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It Takes a Village

The views expressed are those of the author and do not necessarily reflect the views of ASPA as an organization.

By Amy Johnson
November 13, 2015

Johnson

Graphic courtesy of simpletutorials.net.

A September 2005 Government Accountability Office (GAO)  report, “Managing for Results: Enhancing Agency Use of Performance Information for Management Decision Making,” highlights practices that “can enhance or facilitate greater use of performance information.” A second GAO report produced in September 2014 validates the importance of these practices in creating a culture that supports the use of data in decision-making. While these reports may not be new, the practices are still relevant. What are these practices and who has responsibility for their development, implementation and maintenance within an organization?

Practice 1:  Aligning Agencywide Goals, Objectives and Measures

Individuals with programmatic expertise play a critical role in helping define what to measure and optimal levels of performance. They own the systems of inputs, activities, outputs and outcomes that serve as the foundation for identifying relevant performance measures and understanding the relationships among them and the alignment to the organization’s mission and goals. Some organizations find it helpful to enlist the assistance of a strategy consultant in the stand-up of an initial measurement framework. The strategy consultant can guide program experts in a review of all of the data associated with the systems that surround the activities these experts own. Together, the expert and the strategy consultant identify which data are truly meaningful and provide value for decision-making and which data is really just “exhaust.”

Practice 2:  Improving the Usefulness of Performance Information

Individuals who engage in activities that create data need to be careful in their delivery to ensure data accurately reflects actions and status. They have responsibility for helping to ensure “good” data.

Those with responsibility for collecting data need to define and document repeatable processes to ensure data come from the same place, through the same methods and then processed in the same way every time. Expertise in information technology can be leveraged at this point to automate data collection where possible. Automation allows for standardization of processes, which reduces the likelihood of variability in methods and techniques used in the collection phase. This is important because when variability is introduced managers lose the ability to compare data. Variability in data collection methods makes it difficult to determine if changes are the result of a legitimate change in performance or the unintended consequence of a change in the method.

Practice 3:  Developing Agency Capacity to Use Performance Information

Managers need to be supported as they learn what is important to ask of the data and which data to focus on based on what it really measures. They need to be able to put that data into the right context to understand what it means about performance. Managers need access to tools as well as training to build skills to effectively use data.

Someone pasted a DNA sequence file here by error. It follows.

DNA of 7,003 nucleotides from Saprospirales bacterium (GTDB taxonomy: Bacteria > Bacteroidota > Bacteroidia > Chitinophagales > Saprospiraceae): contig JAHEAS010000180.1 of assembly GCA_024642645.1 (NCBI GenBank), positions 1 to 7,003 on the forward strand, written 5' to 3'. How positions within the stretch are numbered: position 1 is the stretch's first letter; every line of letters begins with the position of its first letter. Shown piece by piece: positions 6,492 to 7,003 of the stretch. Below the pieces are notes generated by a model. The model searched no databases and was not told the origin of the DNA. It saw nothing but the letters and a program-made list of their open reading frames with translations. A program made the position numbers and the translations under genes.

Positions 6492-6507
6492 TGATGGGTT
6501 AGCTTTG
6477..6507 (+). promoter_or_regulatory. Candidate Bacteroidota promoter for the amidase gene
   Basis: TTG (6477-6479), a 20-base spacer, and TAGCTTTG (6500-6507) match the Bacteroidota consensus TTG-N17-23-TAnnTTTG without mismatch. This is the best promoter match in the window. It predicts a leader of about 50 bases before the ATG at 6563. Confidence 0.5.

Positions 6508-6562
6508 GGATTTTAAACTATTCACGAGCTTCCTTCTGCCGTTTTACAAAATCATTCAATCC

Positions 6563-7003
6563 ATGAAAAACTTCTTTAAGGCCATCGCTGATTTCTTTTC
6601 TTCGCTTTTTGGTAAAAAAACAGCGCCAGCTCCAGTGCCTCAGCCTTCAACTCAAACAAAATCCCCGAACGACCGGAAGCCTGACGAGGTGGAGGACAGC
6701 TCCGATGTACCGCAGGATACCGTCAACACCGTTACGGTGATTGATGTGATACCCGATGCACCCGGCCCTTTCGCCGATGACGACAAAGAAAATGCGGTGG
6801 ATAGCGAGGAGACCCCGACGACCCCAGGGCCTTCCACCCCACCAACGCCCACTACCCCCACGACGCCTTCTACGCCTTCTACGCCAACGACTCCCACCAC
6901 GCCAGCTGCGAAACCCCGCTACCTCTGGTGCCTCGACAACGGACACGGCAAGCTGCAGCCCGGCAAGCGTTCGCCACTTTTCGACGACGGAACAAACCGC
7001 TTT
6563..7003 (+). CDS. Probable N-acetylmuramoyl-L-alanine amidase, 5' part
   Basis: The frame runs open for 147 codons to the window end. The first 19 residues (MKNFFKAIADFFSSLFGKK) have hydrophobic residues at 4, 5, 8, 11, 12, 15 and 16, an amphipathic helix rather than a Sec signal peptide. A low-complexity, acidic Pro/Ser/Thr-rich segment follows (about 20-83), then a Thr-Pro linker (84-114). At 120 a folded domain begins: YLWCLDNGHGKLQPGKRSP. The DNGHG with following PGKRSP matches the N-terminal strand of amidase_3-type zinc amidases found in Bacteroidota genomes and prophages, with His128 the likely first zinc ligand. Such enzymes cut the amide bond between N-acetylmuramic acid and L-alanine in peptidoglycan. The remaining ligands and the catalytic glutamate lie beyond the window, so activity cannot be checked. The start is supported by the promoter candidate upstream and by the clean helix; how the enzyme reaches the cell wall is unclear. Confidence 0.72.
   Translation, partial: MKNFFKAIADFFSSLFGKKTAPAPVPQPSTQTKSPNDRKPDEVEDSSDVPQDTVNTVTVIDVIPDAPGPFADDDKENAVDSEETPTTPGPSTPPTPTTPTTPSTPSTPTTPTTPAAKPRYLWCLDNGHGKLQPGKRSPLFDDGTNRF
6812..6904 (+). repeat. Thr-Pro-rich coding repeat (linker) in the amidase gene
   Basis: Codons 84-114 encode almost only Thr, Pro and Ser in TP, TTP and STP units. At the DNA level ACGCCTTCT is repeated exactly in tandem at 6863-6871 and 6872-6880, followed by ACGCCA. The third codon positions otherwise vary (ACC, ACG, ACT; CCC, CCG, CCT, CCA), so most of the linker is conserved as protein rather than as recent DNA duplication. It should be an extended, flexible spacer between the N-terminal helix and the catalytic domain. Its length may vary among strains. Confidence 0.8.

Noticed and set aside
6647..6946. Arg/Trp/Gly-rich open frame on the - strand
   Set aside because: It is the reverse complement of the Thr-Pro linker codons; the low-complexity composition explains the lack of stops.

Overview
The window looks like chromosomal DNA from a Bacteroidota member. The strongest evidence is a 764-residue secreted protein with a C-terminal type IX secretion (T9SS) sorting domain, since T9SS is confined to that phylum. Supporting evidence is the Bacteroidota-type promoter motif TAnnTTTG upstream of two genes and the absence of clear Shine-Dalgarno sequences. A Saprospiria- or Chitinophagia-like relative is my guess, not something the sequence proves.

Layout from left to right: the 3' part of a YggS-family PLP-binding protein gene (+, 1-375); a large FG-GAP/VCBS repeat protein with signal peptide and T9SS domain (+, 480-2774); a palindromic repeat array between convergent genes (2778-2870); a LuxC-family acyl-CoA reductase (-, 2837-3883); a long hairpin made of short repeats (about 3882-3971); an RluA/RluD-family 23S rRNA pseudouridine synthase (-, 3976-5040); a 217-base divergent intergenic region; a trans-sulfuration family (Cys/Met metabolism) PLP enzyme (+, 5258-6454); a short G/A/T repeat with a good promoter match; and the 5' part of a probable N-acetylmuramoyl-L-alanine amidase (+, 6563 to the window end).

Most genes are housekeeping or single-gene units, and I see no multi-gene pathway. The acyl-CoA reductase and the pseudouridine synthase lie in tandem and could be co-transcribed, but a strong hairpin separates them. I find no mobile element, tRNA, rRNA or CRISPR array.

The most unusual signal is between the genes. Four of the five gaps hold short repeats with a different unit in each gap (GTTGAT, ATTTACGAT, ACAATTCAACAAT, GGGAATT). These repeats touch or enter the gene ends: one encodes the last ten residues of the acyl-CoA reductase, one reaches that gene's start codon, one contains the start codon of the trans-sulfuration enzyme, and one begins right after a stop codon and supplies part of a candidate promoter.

Practice 4:  Demonstrating Management Commitment

Top leadership review and use of performance information establishes the expectation for data-driven decision-making. Leadership needs to consider data when making decisions and make a practice of doing this with a high degree of visibility. In doing so, they underscore the value they place on the use of data and the need for everyone to do their part to ensure it is reliable. When leaders fail to consider data, they undermine efforts to establish performance management practices as part of the operational tempo and culture.

Practice 5:  Communicating Performance Information Frequently and Effectively

If the use of data as a regular input to decision-making and management strategy is to take hold with depth and breadth within an organization, it must become part of the ongoing dialogue. Managers at all levels within the organization need to schedule regular reviews with staff or teams to look at data and discuss implications for organizational, operational and/or program performance. As evidenced by the “STAT” movement, government organizations and teams at all levels—federal, state and local—have increasingly made regular and frequent meetings with relevant stakeholders for the purposes of data-driven reviews and problem-solving. This is a good start. However, requests for “the data” should also become the standard in informal conversations that result in decisions and recommendations as well.

Sound performance management as part of standard organizational operations does not just happen. It takes the combined discipline, thought and effort of a variety of stakeholders across an organization to create a rhythm for collecting and using performance information as part of regular business operations. It takes a village.


Author: Amy Johnson has almost 20 years of experience working with public and private sector clients in the areas of program and process evaluation, strategic planning and organizational performance management. She serves as the director for Nonprofit and Civilian Government Programs at Coverent, a consulting firm focused on helping clients to use data analytics to  measure program performance and maximize mission impact. Contact at [email protected]

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The American Society for Public Administration is the largest and most prominent professional association for public administration. It is dedicated to advancing the art, science, teaching and practice of public and non-profit administration.

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